Category Archives: Weaving Workshops

Photos from Triangles Past…

Blue-gray Tri-Weaving in process.
Tri-Weaving in process.

Triangle weaving is fun! Period. It offers  such variety that can’t be done on a harness loom. With my love of texture, I migrated to this when I first learned and have never stopped.  It started with the state Tropical Weavers convention  years ago, where a class of weavers put together their frames, weaved for 2 days, then wondered how we were going to get these large frames home. I remember passing cars on I-10 with frames strapped to the roofs and knew they were fellow weavers on their way back.

Tri-Weaving workshop, Panama City, FL
Tri-Weaving workshop, Panama City, FL (’08)

Over the past 20 years I’ve traveled with this workshop throughout Florida plus a few other places North and had some fantastic groups.  Back in those days we made our own frames and weaved full-sized shawls on 7 ft. frames.  Over the years, I’ve whittled down the time for creating frames, because after all, weavers were impatient to get to the weaving.  The workshops started offering  two sizes: large shawls and smaller scarves, and later I offered to pre-build them.  But I miss those days when we’d haul out the power tools, prop long 1×2’s across chairs, steps, or tables, and spent some time  drilling, hammering, planning, and yaking about our planning.

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Making frames, Atlanta, GA. (’08)

Some of the more interesting settings or helpers  (you know who you are 🙂  )included a historical courtyard in St. Augustine, a wide front porch in a Victorian era house fronting the bay in Pensacola,  a cabin above Atlanta on a woodsy mountain,  the state park at White Springs Folk Arts Center, the gallery in Milton where we set up “shop” out of the back of a van,  and various yarn shops, galleries or art centers in Destin, Charleston, Baltimore,  New Smyrna Beach, and Tallahassee.

Making Tri-Weaving frames
Making frames – Destin, FL (’10)

The currently scheduled one for February 23-24th  is at Millstone Plantation,  another historical landmark sitting above Lake McBride. Millstone still raises sheep and llamas and is restoring the house and weaving studio.  Ask me any questions, but  for registration, contact: millstoneplantationtallahassee@gmail.com, or (850) 294-3918.

See more photos from the workshops on my class pages.

February 23 & 24, 2019
Saturday: 10am – 4pm  ~  Sunday: 1pm – 4pm
$ 150 includes frame kit (yours to keep) and lunch.
6500 Old Millstone Plantation Rd, Tallahassee, FL 32312
(from Hwy. 319/Thomasville Rd.)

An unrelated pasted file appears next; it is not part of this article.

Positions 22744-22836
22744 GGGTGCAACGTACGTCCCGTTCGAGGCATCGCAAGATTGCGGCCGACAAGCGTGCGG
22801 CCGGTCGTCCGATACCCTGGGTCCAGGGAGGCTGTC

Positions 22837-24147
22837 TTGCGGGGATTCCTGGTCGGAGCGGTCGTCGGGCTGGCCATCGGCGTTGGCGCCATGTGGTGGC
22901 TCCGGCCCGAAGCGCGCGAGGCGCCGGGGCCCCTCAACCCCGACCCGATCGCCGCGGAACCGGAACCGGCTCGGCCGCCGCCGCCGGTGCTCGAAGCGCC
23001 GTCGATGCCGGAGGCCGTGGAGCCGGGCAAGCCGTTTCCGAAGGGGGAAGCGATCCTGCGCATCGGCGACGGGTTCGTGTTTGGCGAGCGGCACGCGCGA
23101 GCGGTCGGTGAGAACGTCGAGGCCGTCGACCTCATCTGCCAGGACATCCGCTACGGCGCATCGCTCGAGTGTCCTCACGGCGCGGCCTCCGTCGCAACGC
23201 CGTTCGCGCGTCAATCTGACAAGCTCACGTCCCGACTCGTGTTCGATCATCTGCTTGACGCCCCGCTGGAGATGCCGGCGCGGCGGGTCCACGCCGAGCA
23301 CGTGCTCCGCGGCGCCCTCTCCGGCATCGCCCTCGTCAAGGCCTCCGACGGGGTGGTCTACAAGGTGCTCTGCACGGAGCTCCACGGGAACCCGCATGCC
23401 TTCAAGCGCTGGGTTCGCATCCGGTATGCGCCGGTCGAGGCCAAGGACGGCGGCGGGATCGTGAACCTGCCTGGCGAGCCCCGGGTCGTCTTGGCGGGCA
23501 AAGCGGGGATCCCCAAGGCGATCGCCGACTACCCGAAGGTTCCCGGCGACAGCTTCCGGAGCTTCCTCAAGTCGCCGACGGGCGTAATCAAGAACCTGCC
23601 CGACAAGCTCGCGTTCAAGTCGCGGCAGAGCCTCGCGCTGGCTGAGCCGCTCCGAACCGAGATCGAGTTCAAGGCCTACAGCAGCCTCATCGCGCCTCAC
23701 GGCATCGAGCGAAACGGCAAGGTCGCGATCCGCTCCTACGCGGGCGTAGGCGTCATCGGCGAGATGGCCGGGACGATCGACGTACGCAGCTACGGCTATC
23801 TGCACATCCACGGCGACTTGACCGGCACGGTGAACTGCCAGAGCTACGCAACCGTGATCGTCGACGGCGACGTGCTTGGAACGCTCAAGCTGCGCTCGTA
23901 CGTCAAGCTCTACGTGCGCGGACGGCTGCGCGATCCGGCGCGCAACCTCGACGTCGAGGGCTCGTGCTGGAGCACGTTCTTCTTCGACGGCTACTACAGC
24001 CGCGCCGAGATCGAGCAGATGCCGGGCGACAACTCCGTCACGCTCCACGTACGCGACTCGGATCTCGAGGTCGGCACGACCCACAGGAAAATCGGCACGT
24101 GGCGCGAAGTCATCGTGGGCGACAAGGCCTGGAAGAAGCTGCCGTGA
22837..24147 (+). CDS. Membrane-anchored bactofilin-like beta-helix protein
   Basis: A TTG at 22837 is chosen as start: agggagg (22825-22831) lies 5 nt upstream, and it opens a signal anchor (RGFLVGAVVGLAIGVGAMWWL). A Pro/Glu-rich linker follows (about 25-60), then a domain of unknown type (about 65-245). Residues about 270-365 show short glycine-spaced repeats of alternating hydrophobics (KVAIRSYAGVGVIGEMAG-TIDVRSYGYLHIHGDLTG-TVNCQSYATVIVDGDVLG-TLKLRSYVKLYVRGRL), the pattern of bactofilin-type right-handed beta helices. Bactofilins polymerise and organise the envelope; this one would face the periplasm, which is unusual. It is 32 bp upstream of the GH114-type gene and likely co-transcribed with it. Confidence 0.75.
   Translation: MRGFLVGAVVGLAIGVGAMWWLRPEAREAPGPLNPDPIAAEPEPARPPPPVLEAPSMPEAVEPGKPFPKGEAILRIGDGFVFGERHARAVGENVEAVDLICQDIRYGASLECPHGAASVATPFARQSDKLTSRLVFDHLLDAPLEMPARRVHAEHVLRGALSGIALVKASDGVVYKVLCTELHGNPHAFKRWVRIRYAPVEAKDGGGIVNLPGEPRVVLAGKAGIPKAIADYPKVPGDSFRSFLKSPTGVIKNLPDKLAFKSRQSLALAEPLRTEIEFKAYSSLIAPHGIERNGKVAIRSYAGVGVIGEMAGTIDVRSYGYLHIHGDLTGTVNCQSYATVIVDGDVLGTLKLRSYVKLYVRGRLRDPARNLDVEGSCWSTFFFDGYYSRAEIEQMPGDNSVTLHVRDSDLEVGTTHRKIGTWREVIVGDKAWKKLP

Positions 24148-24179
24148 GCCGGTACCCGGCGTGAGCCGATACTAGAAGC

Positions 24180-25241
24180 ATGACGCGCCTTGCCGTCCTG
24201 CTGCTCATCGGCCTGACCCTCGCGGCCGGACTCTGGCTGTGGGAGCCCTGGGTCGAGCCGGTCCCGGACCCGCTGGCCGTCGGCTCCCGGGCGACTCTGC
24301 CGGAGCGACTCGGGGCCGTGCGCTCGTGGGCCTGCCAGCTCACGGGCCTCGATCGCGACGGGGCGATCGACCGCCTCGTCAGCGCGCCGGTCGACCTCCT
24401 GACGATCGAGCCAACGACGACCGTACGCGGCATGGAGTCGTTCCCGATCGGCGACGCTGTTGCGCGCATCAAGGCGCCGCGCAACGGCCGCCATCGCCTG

Triangle Weaving at Millstone Plantation

MillstoneFlyer
MillstoneFlyer

Heads Up…  Millstone Institute for Folk Arts is hosting my next Workshop – a wonderful, historical location for this fun technique. More below.

     A little history:  Millstone is where I got started, waaay back with my 1st two lambs, Bambi and Filene. Bambi was a real “character”, butting heads, trees, and finally, me. He didn’t last too long after that. Filene became “Head Ewe” of the flock she great-great-grand-mothered through several generations.

I joined the guild, meeting every Spring Farm Days at  the “Jr. Museum” for the annual sheering and “Sheep To Shawl”  demos. Jesse Conrad brought Millstone’s ambience, knowledge, and skills to show me how it was all done. The shearer “Otis” sheared not only the Museum’s sheep, but truckloads of local farmers’ sheep that were shipped in for the event. We, the spinners and weavers, would roll out the fleeces on a long table, “skirt” the dirty tags off, and roll them up from neck to end, exposing the inner side out with rich, textured crimp of the fiber, moist with lanolin. Each spinner spun yarns, which were transferred to the loom and woven into a full length shawl. We’d all take turns, completing the process in 2 days. The 100% handspun/handwoven shawl was auctioned off at the end of the day. A great way to learn the process– I continued with other festivals’ sheep-to-shawl activities, often as contests, awarding the spinner or weaver who did the most. It was fun!

Back to Millstone. Jesse’s studio has been preserved and the original old house is being restored. Not just any old plantation on a hill, there’s a special aura with its heritage oaks, flock of sheep and alpacas, bees, garden, all overlooking beautiful Lake McBride. Millstone is developing a series of folkart workshops in wood, clay, metal, and fiber. I’m looking forward to seeing you there.

February 23 & 24, 2019
Saturday: 10am – 4pm  ~  Sunday: 1pm – 4pm
$ 150 includes frame kit (yours to keep) and lunch.
6500 Old Millstone Plantation Rd, Tallahassee, FL 32312
(from Hwy. 319/Thomasville Rd.)

For more info on joining the class, contact Millstone.
millstoneplantationtallahassee@gmail.com ~ (850) 294-3918
For questions on weaving/yarns, contact Alice.
acappa@alicecappa.com  ~ (850) 997-5505 ~  my classes page